High street, joy and (much) pain

high street
Michele Caprini
22 Jul 2019

High streets, which are the main streets with high pedestrian traffic, are one of the compartments of retail which are facing a profound transformation. The pace is differentiated among various western cities, and the increase of rents is one of the main variable affecting the crisis. The intensity of the latter has required in one case the intervention of the government.

New York

According to the real estate giant CBRE, on the Fifth Avenue in New York, one of the main high streets in the world and within the distance between the 49th and the 59th street, about one shop out of six is available for renting. Taking into consideration a higher perimeter, in the last 18 months brands like Ralph Lauren Tommy Hilfiger, Gap, Calvin Klein, Saks Fifth Avenue and others have closed some of their most prestigious stores. In the case of Henry Bendel and Lords&Tailor, the closure affecrs hundreds of years old shops (1913 and 1914 respectively).


In the case of Milan, the turnover along the high streets within the last quarter of 2018 has been of 77 retail exiting and 69 entering. The closure of American Appeal and H&M has left its mark, but the initiative of Zara and the entrance of new brands such as Starbucks, Primark and Uniqlo demonstrates that the attractiveness of the area is still very high.

In Venice the businesses which are facing this risk are 8. Among these, there is one worldwide institution such Caffé Florian. The cause of the problem lies in the new regulation of Demanio about the granting renewal of the renting space, which according to the owners, is not sustainable.

In Rome, Burberry will leave the 700 square meters boutique in Via Condotti, the Capitoline high street by definition. We are talking about rentals which go from 10000 euros per square meter. Only Via Montenapoleone, in Milan, is more expensive.

Average nominal prices commercial real estate

United Kingdom, red alert

Here, the contrast between physical retail and e-commerce is particularly dramatic. Between 2007 and 2018 online shopping is increased by 6 times, and currently is almost 20% of the total, while the traditional distribution is stuck (National Statistics Office)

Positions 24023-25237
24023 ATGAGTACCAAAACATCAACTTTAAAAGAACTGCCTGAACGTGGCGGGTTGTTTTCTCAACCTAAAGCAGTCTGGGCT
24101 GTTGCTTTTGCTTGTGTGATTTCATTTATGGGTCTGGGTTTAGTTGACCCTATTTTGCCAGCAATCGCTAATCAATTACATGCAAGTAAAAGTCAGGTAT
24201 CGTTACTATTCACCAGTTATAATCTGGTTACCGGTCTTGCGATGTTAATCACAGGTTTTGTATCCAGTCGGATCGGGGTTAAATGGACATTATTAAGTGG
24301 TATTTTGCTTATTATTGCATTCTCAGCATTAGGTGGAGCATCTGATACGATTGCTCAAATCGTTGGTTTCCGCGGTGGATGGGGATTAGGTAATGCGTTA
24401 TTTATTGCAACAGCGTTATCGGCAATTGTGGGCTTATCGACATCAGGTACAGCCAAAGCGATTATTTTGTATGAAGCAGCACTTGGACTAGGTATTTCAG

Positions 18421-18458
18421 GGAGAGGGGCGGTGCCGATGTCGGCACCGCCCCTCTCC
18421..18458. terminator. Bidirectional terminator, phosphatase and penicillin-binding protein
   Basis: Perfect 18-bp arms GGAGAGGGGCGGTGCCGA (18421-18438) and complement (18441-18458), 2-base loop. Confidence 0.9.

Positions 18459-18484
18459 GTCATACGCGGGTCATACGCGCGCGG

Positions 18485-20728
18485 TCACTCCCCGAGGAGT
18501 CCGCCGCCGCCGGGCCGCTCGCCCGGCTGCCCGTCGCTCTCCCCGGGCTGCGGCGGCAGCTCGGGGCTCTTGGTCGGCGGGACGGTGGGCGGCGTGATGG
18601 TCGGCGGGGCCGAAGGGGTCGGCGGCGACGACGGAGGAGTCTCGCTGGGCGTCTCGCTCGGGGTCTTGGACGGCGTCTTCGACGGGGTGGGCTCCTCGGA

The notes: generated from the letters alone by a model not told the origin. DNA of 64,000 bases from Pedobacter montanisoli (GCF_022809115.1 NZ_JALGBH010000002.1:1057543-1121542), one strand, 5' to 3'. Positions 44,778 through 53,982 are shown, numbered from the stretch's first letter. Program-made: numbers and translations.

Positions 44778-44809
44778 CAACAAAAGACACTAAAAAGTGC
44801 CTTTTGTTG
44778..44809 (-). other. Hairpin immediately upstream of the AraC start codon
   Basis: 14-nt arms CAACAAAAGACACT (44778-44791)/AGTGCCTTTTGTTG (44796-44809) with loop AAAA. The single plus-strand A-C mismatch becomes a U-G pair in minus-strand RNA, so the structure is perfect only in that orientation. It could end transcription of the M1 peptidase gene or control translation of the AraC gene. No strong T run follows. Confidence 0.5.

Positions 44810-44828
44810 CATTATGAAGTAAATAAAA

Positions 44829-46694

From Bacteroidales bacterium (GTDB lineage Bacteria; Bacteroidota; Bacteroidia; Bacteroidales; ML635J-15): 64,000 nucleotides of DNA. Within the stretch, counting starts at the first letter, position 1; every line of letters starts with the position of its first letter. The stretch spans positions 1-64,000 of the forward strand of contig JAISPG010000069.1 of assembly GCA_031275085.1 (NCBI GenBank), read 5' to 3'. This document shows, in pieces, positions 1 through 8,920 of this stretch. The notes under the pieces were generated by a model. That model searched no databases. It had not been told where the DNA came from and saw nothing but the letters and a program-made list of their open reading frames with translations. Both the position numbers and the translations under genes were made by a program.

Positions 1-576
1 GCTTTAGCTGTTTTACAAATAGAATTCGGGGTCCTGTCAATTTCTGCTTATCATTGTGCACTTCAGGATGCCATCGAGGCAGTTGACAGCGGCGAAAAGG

The high streets that rely on the traditional retail without any space for offices and homes, strive for living. This is according the British Property Foundation.

In July last year, the Secretary of State for communities and local entities has formulated two main recommendation to the Chancellor and the Secretary of State. The first one is the institution of a HIGH STREETS TASKFORCE, the second the establishment of a new fund to sustain the renewal and the restructuring of the main streets and urban centers.

As a consequence, a new Fund for the future of the high streets for 675 million pounds has been instituted to help local administrations to adopt the necessary changes.

The resources will be headed to physical infrastructure – including the improvement of the access to public transportation and of other type, of the flux and the movement in the city center, the reduction of the congestion - and the regeneration of high streets in the cultural patrimony.


COf course, it is not conceivable that for all the high streets in the world such relaunching measures can be implemented. The cities with the highest artistic value have, of course, an advantage. Art and culture, in fact, provide an impressive support from an experiential point of view.

Italy, in this sense, can boast an important competitive advantage. But, even in its most important centers, the perspective of development will be conditioned by the real estate market. And the relation of the retailers with the local administrations and the touristic sector will be crucial.


Read also:“Flagship flops: Calvin Klein, Gap and more. But…